Navya suspends autonomous bus trials in Vienna after collision

19 Jul 2019355 Views

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A Navya autonomous shuttle bus. Image: Navya

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The trials of Navya’s driverless buses in Vienna began on 6 June.

Navya, one of the companies competing in the race to bring driverless public transport to major cities across the world, had to call off trials in Vienna this week after a driverless bus collided with a woman.

The autonomous bus was travelling at a speed of 12kph yesterday (18 July) when it struck a woman in the knee, according to Bloomberg.

Navya gave a statement to The Verge claiming that witnesses had seen the pedestrian wearing headphones and looking at a mobile phone as she crossed the street and “walked against” the side of the bus. The company said the woman suffered “minor scratches” as a result of the collision.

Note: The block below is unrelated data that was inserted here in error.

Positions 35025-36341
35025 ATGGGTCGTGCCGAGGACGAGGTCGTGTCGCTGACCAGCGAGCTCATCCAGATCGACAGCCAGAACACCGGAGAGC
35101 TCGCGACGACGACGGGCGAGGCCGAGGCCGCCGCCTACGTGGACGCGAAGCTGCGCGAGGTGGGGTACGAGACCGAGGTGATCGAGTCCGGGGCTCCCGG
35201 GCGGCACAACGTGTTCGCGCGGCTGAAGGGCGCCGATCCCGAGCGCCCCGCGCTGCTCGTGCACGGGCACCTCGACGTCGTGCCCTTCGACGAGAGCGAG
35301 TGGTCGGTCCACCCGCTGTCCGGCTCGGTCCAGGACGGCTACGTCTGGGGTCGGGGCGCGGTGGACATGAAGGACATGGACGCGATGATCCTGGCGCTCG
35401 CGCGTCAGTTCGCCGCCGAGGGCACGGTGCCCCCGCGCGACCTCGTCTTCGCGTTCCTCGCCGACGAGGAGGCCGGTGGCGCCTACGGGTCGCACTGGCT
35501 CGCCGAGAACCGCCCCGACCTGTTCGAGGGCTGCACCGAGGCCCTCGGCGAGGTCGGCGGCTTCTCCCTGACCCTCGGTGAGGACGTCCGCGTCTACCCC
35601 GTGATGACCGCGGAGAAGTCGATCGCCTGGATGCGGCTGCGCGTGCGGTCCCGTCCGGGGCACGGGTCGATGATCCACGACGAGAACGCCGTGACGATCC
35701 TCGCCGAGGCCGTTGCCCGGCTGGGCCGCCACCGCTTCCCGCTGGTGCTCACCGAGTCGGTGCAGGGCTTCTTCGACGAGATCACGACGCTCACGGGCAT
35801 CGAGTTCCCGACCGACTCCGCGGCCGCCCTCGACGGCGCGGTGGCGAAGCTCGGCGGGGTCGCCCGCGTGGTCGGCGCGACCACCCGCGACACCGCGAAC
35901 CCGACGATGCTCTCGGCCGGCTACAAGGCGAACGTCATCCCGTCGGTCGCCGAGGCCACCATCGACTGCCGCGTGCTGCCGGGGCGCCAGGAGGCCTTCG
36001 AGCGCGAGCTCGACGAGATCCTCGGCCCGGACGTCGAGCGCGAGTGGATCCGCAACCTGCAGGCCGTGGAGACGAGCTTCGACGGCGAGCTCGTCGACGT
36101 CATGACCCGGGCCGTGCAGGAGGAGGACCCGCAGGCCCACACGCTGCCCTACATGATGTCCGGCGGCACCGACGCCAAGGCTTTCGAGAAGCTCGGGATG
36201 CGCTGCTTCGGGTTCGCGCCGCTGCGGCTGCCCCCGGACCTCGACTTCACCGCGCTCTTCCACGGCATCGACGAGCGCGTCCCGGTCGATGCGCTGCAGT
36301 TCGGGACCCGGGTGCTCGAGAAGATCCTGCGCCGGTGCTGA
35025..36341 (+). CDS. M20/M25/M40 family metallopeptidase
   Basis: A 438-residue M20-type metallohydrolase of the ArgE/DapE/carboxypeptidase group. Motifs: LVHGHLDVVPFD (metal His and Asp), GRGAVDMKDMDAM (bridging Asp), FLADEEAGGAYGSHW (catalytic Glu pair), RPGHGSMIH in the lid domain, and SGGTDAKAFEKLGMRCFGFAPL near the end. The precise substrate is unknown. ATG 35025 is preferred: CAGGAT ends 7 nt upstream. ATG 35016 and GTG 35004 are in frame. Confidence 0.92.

Although the woman sustained only minor injuries, trials of the Navya SAS vehicle have been suspended by Vienna’s transit authority until a full investigation is completed.

Vehicle trials

Navya’s trials of driverless buses in Vienna began on 6 June, with participation from the Austrian Institute of Technology and Siemens Mobility. A professional driver was required to be on board while the units were operating.

This isn’t the first PR setback for the self-driving vehicle movement, nor is it the first incident of this kind that has slowed Navya down.

In 2017, a Navya autonomous shuttle bus collided with a lorry while travelling at 25kph. A spokesperson for the city of Las Vegas said at the time: “The shuttle did what it was supposed to do and stopped. Unfortunately, the human element, the driver of the truck, didn’t stop.”

In 2018, an autonomous Uber car was involved in a fatal collision in Arizona. The incident occurred while the car’s backup driver was reportedly watching Hulu.

An Arizona police report claimed that the incident was “entirely avoidable”, but the state attorney eventually announced that Uber would not be charged with a crime following an investigation into the incident.

Kelly Earley is a journalist with Siliconrepublic.com

editorial@siliconrepublic.com